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Cyclone Olivia


Cyclone Olivia

Severe Tropical Cyclone Olivia
Category 4 cyclone (Australian scale)
Category 4 Tropical cyclone (SSHS)
Severe Tropical Cyclone Olivia near peak intensity off the coast of Western Australia
Formed 3 April 1996
Dissipated 12 April 1996
Highest winds 10-minute sustained:
195 km/h (120 mph)
1-minute sustained:
230 km/h (145 mph)
Lowest pressure 925 mbar (hPa); 27.32 inHg
Fatalities 10 injuries
Damage $2 million (1996 USD)
Areas affected Northern Territory and Western Australia
Part of the 1995–96 Australian region cyclone season

Severe Tropical Cyclone Olivia was a powerful Category 4 cyclone that produced the highest non-tornadic winds on record, 408 km/h (253 mph).

Meteorological history

Severe Tropical Cyclone Olivia was first identified by the Bureau of Meteorology as a low to mid-level area of low pressure over Indonesia north of Darwin, Australia on 2 April 1996. The system slowly became better organized despite strong wind shear as it sharply turned south.[1] Early on 5 April, the Joint Typhoon Warning Center (JTWC) classified the system as Tropical Depression 25S as it resumed its westward track.[2] Shortly thereafter, the Bureau of Meteorology upgraded the system to a Category 1 cyclone, designating the storm as Tropical Cyclone Olivia.[1][3] The westward turn occurred in response to a mid-level ridge to the south of Olivia strengthened.[1] Shortly after being upgraded by the Bureau of Meteorology, the JTWC followed suit and classified the system as a tropical storm.[2]

Over the following several days, persistent wind shear prevented convection from developing around the center of circulation. However, by 8 April, an upper-level trough passed to the south of the developing cyclone, leading to lower shear.[1] Following this, the system had developed sufficiently for the JTWC to upgrade it to a Category 1 equivalent on the Saffir–Simpson Hurricane Scale (SSHS), with winds estimated at 120 km/h (75 mph 1-minute sustained) around the center of the storm.[2] Around the same time, the Bureau of Meteorology upgraded Olivia to a severe tropical cyclone, having similar wind speeds.[1][3] After reaching this intensity, the mid-level ridge south of the cyclone began to weaken, leading to Olivia turning towards the southwest. By 9 April, the system attained Category 4 intensity as it continued to strengthen.[1]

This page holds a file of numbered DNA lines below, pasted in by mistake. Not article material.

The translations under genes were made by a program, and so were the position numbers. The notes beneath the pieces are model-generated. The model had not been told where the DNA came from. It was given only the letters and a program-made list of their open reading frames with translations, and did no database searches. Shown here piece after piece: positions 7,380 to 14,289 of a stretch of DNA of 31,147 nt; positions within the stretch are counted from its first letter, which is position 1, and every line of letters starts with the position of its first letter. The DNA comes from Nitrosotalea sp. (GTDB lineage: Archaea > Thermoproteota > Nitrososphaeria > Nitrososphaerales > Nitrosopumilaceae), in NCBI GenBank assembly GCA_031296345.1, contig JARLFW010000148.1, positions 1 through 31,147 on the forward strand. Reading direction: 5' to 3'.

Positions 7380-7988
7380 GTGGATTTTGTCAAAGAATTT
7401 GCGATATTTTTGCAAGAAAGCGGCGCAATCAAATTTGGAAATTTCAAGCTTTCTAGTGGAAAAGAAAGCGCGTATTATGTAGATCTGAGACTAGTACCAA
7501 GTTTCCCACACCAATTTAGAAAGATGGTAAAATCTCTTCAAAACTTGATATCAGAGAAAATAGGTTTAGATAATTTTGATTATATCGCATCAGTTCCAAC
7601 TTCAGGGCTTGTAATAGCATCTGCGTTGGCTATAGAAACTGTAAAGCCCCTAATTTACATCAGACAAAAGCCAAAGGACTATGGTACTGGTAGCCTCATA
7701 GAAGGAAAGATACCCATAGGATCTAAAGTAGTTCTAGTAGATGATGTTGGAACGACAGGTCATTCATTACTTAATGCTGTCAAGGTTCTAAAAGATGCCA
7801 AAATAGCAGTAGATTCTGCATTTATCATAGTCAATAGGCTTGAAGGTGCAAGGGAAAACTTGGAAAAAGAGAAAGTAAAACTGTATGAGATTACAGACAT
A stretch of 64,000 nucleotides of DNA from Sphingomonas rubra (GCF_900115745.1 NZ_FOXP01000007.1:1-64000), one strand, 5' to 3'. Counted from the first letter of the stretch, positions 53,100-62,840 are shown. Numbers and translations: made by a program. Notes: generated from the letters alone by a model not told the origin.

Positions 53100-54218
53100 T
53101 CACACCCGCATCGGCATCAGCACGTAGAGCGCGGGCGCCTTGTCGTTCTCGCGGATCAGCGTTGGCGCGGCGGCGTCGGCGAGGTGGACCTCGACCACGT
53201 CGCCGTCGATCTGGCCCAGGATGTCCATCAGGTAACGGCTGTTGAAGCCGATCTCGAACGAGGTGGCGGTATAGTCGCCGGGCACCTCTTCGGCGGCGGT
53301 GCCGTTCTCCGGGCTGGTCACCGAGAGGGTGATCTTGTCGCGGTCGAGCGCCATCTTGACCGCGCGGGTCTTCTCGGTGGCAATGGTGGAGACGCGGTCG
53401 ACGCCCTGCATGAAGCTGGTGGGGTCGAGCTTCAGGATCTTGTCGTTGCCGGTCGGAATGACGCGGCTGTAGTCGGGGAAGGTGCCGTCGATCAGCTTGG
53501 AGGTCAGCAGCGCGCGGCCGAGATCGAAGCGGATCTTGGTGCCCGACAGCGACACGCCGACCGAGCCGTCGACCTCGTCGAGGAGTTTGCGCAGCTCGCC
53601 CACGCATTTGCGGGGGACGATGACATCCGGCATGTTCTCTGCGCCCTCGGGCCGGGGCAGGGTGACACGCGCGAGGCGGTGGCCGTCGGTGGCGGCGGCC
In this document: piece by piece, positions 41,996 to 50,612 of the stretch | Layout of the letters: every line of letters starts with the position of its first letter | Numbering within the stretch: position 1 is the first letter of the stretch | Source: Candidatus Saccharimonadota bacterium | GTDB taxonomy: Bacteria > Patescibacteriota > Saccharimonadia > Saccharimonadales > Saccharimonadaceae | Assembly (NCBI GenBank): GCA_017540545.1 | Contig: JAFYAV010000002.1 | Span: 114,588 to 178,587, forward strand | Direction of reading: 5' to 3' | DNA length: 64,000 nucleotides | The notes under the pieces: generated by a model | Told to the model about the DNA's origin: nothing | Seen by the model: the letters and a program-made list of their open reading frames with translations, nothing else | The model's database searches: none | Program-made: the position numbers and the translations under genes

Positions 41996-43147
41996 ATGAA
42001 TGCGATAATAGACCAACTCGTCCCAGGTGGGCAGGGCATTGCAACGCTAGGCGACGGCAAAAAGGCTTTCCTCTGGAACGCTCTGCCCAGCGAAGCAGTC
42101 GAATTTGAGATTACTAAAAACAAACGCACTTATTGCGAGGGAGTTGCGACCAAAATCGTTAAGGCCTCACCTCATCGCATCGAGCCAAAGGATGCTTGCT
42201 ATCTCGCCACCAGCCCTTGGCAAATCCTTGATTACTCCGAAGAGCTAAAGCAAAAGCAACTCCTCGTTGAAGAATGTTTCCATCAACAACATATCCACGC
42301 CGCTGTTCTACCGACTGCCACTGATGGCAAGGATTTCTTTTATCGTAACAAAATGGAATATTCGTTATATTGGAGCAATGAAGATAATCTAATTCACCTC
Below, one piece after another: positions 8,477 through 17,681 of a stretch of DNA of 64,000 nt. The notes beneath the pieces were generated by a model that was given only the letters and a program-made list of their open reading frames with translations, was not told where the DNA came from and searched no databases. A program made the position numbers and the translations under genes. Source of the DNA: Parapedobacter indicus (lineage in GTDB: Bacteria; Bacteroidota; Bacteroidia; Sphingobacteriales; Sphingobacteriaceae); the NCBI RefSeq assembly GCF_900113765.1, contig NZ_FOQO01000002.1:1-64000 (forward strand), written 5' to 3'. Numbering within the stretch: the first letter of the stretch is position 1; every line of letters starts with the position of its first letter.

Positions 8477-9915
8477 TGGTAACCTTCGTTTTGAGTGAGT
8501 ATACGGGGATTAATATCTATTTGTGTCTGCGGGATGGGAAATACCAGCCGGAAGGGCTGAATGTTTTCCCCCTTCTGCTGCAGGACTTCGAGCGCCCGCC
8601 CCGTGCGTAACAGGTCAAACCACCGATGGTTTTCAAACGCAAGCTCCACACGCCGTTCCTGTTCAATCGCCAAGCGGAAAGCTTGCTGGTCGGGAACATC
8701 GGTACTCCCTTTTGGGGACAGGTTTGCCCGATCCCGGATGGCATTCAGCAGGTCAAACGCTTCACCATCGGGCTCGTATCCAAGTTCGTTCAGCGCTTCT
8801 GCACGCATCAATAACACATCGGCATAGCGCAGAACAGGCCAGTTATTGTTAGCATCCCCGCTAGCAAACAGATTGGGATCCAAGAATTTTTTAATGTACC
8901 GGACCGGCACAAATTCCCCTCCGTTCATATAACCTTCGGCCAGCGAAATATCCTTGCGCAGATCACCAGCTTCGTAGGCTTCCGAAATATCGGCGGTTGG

During the afternoon of 9 April, Olivia attained its lowest barometric pressure of 925 hPa (mbar) and sustained winds were estimated at 195 km/h (120 mph 10-minute sustained) by the Bureau of Meteorology.[1][3] Several hours later, the JTWC assessed the cyclone to have attained Category 4 status on the SSHS with winds of 230 km/h (145 mph 1-minute sustained).[2] By this time, another trough bypassed the cyclone, this time causing Olivia to turn southward before rapidly tracking southeast. Early on 10 April, data from a nearby weather radar at the Learmonth Airport near Exmouth, Western Australia, showed that the storm had developed a 65 km (40 mi) wide eye.[1]

Late on 10 April, the center of Olivia passed near Barrow Island at peak intensity. Shortly thereafter, the storm passed near Varanus Island as a high-end Category 4 or low-end Category 5 cyclone.[3][4] Within several hours of passing by Varanus Island, Olivia made landfall near Mardie at peak intensity.[1] Shortly thereafter, the storm began to weaken overland. Accelerating to the southeast, the storm became disorganized and winds decreased below hurricane-force.[3] During the afternoon of 11 April, Olivia weakened to a tropical low over southern Australia before moving over the Great Australian Bight and losing its identity as a gale-force low.[1]

Impact and records

As a minimal cyclone in the Timor Sea, Olivia brought minor rainfall and gusty winds to parts of the Northern Territory. Over land, no damage was reported despite a 2 m (6.6 ft) storm surge in localized areas. An oil rig in the Timor Sea recorded a wind gust of 127 km/h (79 mph) during the storm's passage.[5]

Offshore, Cyclone Olivia produced large swells up to 21 m (69 ft). These waves, in combination with record breaking winds exceeding 265 km/h (165 mph), caused several million dollars in losses to oil platforms.[1] On Barrow Island a world-record wind gust of 408 km/h (253 mph) was recorded at the local airport on 10 April 1996. Initially, this gust was subject to confirmation and not released to the public. It was not until 26 January 2010 (nearly 14 years later) that the World Meteorological Organization announced the confirmation of this wind gust. This gust surpassed the previous non-tornadic wind speed of 372 km/h (231 mph) on Mount Washington in the United States in April, 1934.[6]

See also

Tropical cyclones portal


External links

  • Joint Typhoon Warning Center (JTWC).
  • Australian Bureau of Meteorology (TCWC's Perth, Darwin & Brisbane).
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